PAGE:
Searchmetrics.com has come up with an interesting list of sites that have improved as well as lost search visibility this week, a week when the Google webspam update was also announced. It would’ve seemed to savvy SEO analysts that this list of sites that were placed on the losing side of search visibility was actually the result of the webspam algorithm update, but Matt Cutts clarifies it at the Search Engine Land’s Danny Sullivan’s blog.
Matt’s comment at the bottom of Danny’s article is as follows:
“Hey Danny, there’s a pretty big flaw with this “winner/loser” data. Searchmetrics says that they’re comparing by looking at rankings from a week ago. We rolled out a Panda data refresh several days ago. Because of the one week window, the Searchmetrics data include not only drops because of the webspam algorithm update but also Panda-related drops. In fact, when our engineers looked at Searchmetrics’ list of 50 sites that dropped, we only saw 2-3 sites that were affected in any way by the webspam algorithm update. I wouldn’t take the Searchmetrics list as indicative of the sites that were affected by the webspam algorithm update.”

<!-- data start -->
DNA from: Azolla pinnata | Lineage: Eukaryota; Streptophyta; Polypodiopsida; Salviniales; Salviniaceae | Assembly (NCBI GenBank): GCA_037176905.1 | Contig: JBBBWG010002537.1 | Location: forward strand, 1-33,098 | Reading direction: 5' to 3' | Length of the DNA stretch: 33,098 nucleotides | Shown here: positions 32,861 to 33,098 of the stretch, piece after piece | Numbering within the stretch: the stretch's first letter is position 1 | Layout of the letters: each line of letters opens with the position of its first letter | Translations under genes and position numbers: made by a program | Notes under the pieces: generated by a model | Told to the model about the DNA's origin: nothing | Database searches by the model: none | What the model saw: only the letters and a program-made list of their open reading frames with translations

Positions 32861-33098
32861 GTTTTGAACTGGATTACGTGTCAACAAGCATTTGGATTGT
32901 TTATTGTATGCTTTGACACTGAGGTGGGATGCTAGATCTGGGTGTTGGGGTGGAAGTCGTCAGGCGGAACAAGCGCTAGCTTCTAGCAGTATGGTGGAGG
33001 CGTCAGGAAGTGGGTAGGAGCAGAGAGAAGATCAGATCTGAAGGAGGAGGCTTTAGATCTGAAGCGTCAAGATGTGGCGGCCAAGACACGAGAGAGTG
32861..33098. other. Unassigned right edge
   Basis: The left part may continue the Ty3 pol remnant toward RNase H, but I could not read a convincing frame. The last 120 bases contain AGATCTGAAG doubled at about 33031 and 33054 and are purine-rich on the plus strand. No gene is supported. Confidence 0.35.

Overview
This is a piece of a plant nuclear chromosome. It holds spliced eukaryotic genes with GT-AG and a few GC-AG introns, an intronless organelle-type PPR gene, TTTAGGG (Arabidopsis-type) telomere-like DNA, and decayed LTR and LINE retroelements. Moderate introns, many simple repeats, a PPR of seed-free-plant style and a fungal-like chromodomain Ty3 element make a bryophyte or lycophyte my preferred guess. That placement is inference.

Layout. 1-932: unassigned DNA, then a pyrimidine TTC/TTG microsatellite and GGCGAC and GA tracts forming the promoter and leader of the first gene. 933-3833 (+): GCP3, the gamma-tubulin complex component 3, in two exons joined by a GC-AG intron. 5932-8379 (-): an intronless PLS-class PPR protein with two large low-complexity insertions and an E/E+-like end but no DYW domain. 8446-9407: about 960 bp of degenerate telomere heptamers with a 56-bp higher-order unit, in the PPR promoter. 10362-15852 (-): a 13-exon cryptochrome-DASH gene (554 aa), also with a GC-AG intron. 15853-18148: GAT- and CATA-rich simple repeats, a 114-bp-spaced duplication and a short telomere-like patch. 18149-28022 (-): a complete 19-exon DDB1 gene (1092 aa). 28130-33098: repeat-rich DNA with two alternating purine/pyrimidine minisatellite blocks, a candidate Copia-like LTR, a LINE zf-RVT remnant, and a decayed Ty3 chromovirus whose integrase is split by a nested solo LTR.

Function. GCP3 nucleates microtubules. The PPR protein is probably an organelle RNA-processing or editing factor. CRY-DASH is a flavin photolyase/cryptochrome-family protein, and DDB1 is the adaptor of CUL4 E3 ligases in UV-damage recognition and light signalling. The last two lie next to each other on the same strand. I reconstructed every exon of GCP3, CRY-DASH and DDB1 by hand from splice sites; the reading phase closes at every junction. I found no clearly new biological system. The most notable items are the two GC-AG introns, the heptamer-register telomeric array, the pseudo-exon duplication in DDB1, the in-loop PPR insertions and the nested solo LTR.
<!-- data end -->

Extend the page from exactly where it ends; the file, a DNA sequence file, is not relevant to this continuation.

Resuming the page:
So, it is apparent that there was a Panda update after the 3.4v but no hoopla created around it. While the webspam update is still at its infant stage, Panda seems to have shown the foul card to high profile sites like Digg.com. Although, Searchmetrics comments that this list of winners and losers is just a preview of the sites hit and this data is prone to undergo updates in the near future, the data still remains to stun some of the website owners featured on the ‘loser’ list.
Google is quickly rolling out its search algorithm updates one after the other and it would be scary as well as interesting to see the resulting outcome. The webspam update (that is estimated to hit 3.1% queries) concurrent with its Panda counterpart (that hit above 12% of queries) are sure to stir in a concoction of search engine penalty-hit sites.